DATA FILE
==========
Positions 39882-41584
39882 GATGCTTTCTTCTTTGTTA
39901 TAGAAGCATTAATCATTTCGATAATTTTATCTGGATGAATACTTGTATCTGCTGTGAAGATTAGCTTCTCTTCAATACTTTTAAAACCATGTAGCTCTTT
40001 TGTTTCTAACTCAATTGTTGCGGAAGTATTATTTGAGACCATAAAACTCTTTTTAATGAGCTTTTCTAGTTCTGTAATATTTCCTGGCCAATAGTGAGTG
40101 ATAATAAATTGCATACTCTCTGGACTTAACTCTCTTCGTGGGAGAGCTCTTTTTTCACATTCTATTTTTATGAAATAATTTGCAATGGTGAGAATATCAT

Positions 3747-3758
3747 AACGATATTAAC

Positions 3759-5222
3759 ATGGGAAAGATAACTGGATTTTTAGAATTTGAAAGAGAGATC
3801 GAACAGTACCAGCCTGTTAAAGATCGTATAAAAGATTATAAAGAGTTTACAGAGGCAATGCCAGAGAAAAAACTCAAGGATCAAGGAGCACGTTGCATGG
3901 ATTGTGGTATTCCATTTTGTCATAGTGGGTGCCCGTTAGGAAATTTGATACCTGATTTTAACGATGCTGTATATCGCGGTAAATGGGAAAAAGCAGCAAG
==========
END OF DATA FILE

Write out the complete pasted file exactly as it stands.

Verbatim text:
Positions 39882-41584
39882 GATGCTTTCTTCTTTGTTA
39901 TAGAAGCATTAATCATTTCGATAATTTTATCTGGATGAATACTTGTATCTGCTGTGAAGATTAGCTTCTCTTCAATACTTTTAAAACCATGTAGCTCTTT
40001 TGTTTCTAACTCAATTGTTGCGGAAGTATTATTTGAGACCATAAAACTCTTTTTAATGAGCTTTTCTAGTTCTGTAATATTTCCTGGCCAATAGTGAGTG
40101 ATAATAAATTGCATACTCTCTGGACTTAACTCTCTTCGTGGGAGAGCTCTTTTTTCACATTCTATTTTTATGAAATAATTTGCAATGGTGAGAATATCAT

Positions 3747-3758
3747 AACGATATTAAC

Positions 3759-5222
3759 ATGGGAAAGATAACTGGATTTTTAGAATTTGAAAGAGAGATC
3801 GAACAGTACCAGCCTGTTAAAGATCGTATAAAAGATTATAAAGAGTTTACAGAGGCAATGCCAGAGAAAAAACTCAAGGATCAAGGAGCACGTTGCATGG
3901 ATTGTGGTATTCCATTTTGTCATAGTGGGTGCCCGTTAGGAAATTTGATACCTGATTTTAACGATGCTGTATATCGCGGTAAATGGGAAAAAGCAGCAAG